So now you're aware that there are different platforms for communicating science and that not all of them will work for you or the information you want to share. My skill set, for example, is decidedly showcased best in person. My personality does not convey itself well across computer-based platforms; I do best meeting people and interacting with them. Play to your strengths.
Next- Find your 'True' Passion: The platform I decided to use is in-person presentations to enthusiasts of a science-oriented leisure activity. If you don't know what a scientific leisure activity is, I have a paper coming out soon (Introducing the science as leisure model; Marchio et al. 2017. In Review) or you can check out these blog posts now.
To find a passionate topic to talk with non-scientists about, this is what I did: I (1) identified all my leisure pursuits, (2) identified those that involve [explainable] scientific processes, (3) chose one leisure activity to focus on, and (4) REACHED OUT to connect with that community.
I identified that I was a passionate aquarium-keeper before I became an ichthyologist (fish-scientist). Tying science to something that people are already doing and enjoy doing is key. They're already predisposed to be interested in what you have to talk about! Do not underestimate the usefulness of your information.
I identified different scientific processes that occur in the aquarium-keeping experience; many REQUIRED to maintain an aquarium long-term. Thus aquarium keeping has attributes I can identify as scientific, important to the hobby, and explainable to others. Many aquarists understand these scientific attributes, but a large number of novices do not. Novice aquarium keepers can be thought of as novice scientists- they just need education.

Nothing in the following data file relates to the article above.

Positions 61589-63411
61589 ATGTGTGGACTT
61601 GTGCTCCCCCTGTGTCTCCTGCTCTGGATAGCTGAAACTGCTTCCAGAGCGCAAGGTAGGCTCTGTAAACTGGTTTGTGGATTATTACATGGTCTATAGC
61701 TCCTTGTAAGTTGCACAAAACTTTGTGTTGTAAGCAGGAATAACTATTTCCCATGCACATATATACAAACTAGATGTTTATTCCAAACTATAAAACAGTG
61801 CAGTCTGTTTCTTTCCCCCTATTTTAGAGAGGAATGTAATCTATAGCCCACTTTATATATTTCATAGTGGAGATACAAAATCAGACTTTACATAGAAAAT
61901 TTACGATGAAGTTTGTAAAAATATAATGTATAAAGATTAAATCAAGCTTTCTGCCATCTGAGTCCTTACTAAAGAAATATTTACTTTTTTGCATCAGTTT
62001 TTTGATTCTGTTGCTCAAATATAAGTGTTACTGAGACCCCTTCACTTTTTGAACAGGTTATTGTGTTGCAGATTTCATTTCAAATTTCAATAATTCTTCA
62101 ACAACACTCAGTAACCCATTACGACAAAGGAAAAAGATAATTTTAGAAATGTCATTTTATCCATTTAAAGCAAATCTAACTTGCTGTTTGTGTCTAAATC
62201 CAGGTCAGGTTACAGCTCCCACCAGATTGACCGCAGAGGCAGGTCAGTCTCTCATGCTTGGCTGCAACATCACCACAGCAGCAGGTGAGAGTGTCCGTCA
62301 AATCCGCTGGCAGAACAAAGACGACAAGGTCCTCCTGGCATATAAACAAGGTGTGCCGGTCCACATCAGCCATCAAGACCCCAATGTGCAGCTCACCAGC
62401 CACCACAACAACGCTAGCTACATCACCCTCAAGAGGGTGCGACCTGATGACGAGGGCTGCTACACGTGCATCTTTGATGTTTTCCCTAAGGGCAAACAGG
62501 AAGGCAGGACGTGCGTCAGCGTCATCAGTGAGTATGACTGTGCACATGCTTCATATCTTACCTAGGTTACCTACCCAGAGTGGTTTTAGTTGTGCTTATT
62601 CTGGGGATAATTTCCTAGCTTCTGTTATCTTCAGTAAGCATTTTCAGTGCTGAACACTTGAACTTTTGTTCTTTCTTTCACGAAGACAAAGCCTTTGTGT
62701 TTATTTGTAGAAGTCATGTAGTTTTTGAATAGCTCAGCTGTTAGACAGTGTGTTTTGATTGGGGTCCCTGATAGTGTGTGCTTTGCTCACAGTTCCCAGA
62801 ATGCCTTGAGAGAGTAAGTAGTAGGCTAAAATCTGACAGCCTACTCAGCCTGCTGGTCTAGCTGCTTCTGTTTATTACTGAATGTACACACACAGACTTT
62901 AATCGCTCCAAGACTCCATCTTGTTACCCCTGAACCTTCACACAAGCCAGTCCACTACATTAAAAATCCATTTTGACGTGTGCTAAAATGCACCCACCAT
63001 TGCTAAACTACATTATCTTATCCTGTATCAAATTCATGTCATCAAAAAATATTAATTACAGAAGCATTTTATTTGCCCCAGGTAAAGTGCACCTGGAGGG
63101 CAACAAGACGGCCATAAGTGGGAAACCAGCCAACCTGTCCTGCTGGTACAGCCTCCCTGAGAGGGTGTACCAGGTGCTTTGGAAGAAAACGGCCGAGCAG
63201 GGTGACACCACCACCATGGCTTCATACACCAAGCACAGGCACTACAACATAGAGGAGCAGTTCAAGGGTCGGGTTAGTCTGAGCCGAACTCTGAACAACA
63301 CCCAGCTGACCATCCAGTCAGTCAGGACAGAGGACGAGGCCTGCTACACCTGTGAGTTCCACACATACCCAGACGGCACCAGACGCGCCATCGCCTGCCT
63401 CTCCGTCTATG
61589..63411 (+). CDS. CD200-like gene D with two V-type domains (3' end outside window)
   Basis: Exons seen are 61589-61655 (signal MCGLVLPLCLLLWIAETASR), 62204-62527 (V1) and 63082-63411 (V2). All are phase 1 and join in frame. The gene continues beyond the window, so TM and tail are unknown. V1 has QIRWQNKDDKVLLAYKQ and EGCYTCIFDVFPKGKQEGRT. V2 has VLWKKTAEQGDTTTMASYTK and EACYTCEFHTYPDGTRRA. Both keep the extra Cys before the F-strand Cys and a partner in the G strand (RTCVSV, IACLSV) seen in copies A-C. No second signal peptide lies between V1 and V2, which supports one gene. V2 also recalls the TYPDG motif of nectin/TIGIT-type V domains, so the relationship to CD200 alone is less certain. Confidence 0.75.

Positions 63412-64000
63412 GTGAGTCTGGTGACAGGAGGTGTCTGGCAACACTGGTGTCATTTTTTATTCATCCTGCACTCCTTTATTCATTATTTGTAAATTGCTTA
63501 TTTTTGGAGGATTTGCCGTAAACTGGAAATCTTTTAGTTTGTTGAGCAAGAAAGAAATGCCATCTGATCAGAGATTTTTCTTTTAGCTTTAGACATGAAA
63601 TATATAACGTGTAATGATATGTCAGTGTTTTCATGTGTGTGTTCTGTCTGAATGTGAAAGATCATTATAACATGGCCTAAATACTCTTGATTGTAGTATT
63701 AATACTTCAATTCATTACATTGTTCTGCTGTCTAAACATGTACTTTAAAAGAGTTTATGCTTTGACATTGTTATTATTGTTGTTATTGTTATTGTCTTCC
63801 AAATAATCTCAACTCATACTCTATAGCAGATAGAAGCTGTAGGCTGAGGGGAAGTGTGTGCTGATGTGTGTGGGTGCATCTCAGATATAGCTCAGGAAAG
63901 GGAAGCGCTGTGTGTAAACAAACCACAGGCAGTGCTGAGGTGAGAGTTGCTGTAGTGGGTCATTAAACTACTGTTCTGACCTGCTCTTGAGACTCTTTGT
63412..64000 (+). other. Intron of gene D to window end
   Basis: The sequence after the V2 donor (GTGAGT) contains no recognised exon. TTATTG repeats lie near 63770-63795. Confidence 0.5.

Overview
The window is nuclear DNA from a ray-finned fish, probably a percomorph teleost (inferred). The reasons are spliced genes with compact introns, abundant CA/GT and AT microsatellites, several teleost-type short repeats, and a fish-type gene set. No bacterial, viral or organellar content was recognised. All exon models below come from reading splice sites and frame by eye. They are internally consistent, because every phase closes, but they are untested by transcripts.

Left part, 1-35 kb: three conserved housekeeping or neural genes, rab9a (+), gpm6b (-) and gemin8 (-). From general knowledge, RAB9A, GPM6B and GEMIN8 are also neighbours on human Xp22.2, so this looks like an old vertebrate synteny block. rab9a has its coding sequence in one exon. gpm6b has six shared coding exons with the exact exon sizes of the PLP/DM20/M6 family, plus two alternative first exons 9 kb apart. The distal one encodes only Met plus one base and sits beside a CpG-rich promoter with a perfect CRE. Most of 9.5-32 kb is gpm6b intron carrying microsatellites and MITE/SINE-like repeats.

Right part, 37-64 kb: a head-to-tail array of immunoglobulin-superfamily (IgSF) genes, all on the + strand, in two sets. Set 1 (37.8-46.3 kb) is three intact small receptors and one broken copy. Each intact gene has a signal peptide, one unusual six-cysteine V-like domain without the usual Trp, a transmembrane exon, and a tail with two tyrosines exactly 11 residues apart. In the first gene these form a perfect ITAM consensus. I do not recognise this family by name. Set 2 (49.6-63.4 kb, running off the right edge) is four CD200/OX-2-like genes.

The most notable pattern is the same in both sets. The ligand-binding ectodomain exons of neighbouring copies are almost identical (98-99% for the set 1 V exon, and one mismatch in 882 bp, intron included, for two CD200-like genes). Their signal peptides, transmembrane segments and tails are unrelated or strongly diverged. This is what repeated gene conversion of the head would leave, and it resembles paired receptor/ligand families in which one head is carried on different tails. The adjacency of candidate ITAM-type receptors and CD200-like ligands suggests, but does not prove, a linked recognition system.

There you go, a perfect audience for scientific outreach!
Do not forget: Education by one of their own community members and someone who they trust is important. Being able to identify a scientific leisure activity and explainable attributes is one aspect, joining the community is the other. Both must be present at some level for a good outreach outcome. No one will listen to an elitist who talks above them. Being a part of the community means speaking to people on their level, with words they are familiar with, and not being a dick about it. You started as a novice too; be kind.
By speaking above people you are maintaining the boundary between scientists and the public. Sthap.